The future of regulation is technology: That’s the word from Jo Ann Barefoot, CEO and co-founder of AIR, the Alliance for Innovative Regulation. Ms. Barefoot is also the host of the global podcast show Barefoot Innovation; cofounder of Hummingbird, a technology startup helping financial institutions investigate suspicious behavior; and Senior Fellow Emeritus at the Harvard Kennedy School Center for Business and Government. She’s also been Deputy Comptroller of the Currency at the U.S. Office of the Comptroller of the Currency, a partner at KPMG, Co-Chair of Treliant Risk Advisors and a staff member of the U.S. Senate Banking Committee. I had the pleasure to speak with Ms. Barefoot for the Risky Women Radio podcast series.
“My career has been marked by finding situations where there was a big thing to do — either to start something new or transform something,” Ms. Barefoot said. That theme involved taking a lot of risks. Ms. Barefoot told us about the single biggest risk she took in her career: “I stepped away from my career to work on writing a novel. I was well-known in my field … but a number of events converged to make me think it was time to try to do something different. … When I came back a few years later, I was at a much higher point in terms of my ability — because I had taken that detour.” She added that breaking silos is advice she gives often: not to stay inside a narrow pathway but to try different things. “The speed of innovation is driving such fast change that you have to have a collaborative environment. You need to be drawing from other places to be sure that what you’re doing is on track. So, I really recommend [engaging] that right-brain creative side … if you’re a lawyer or working in technology, add the arts; mix it together.”
Our conversation turned to one of Ms. Barefoot’s current endeavors, the Alliance for Innovative Regulation, or AIR. “As humans we tend to underestimate it: Technology is transforming everything in our lives. And financial services, financial risk management and financial regulation are all undergoing transformation due to the move from the analog to the digital age.” Those sectors have always been innovative, but what’s happening now is different, she added.
It’s not just evolutionary change; it’s completely different technology. AIR helps the financial, regulatory, compliance and risk management sectors keep current with technological innovation. That includes technology in the financial services industry, in regulators’ oversight of that use and also in regulators’ own use of technology in oversight activities. “Exponentially changing technologies have a hockey-stick shape where things change gradually for a long time; then change accelerates suddenly and spikes upward. I worry that financial risk management [and] regulators — and financial companies for that matter — will find themselves under that curve as that vertical shift starts. If you haven’t kept up, you may never catch up.”
Ms. Barefoot was excited that AIR won a World Changing Idea Award from Fast Company magazine this year. “When you think about the arcane nature of financial regulation, we thought it was great that Fast Company could see that ours is a world-changing idea. If we can get this right, we can have a financial system that will be more fair, more accessible, more affordable, more efficient, more stable, more green. I mean, you name it — the technologies that are coming can just do massive good if we get them right!” Where to focus energy? “Better technology to find financial crimes. The United Nations estimates we catch less than 1% of several trillion dollars’ worth of annual financial crime.” Other priorities she sees include credit accessibility: developing new ways to underwrite credit and using data and artificial intelligence to fine-tune the risk evaluation of applicants who may be screened out by traditional tools.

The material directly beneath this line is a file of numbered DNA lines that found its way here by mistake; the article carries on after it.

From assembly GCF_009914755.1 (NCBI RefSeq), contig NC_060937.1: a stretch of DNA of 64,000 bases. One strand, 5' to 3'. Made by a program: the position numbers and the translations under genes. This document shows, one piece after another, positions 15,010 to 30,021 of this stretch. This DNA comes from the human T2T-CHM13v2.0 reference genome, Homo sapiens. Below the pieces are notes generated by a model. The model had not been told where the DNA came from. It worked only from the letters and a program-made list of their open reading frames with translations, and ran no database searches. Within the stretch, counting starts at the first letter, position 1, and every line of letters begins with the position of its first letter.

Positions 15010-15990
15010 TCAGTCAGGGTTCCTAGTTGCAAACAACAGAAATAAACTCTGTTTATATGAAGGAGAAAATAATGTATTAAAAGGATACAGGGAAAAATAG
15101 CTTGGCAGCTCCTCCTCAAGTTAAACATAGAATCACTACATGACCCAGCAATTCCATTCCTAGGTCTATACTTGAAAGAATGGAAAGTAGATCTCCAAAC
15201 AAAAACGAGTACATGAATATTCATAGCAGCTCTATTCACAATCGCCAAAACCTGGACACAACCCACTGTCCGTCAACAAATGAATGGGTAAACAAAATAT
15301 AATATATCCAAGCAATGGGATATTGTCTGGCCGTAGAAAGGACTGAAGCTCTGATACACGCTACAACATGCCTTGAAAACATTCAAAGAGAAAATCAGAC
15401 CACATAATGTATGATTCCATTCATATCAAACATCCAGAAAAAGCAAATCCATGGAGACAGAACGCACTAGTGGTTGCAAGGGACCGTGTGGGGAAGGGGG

Ms. Barefoot described work going on in digital regulatory reporting (DRR), to get the information that regulators and risk managers need into digital form. “A system of digital reporting could save billions per year in generating reports — and give better data to the regulators as well.”
Another far-reaching set of initiatives concerns machine-readable regulations. “Regulators are developing taxonomies of rules that will enable machines to recognize what the regulation covers and requires.” Even more ambitious is machine-executable regulation, where regulators could issue changes as computer code to produce instant compliance. “These tools … will be in our daily lives as risk managers in the next few years in some form,” Ms. Barefoot commented. “All of the information is going to become digital. And once it is, whether you’re a risk manager or a regulator, you’ll be able to use tools to get the information out of data in real time and massively improve how we do risk management.”
Risky Women Radio connects, celebrates and champions women in risk, regulation and compliance. The series shares insight and perspectives from members of the global Risky Women network and brings together hundreds of senior women professionals with a new emerging group of leading women and men. Risky Women Radio is available on Apple Podcasts, Google Podcasts, Spotify and RSS feeds. You can listen to the full audio of our conversation here. You can also learn more about Risky Women by visiting its website.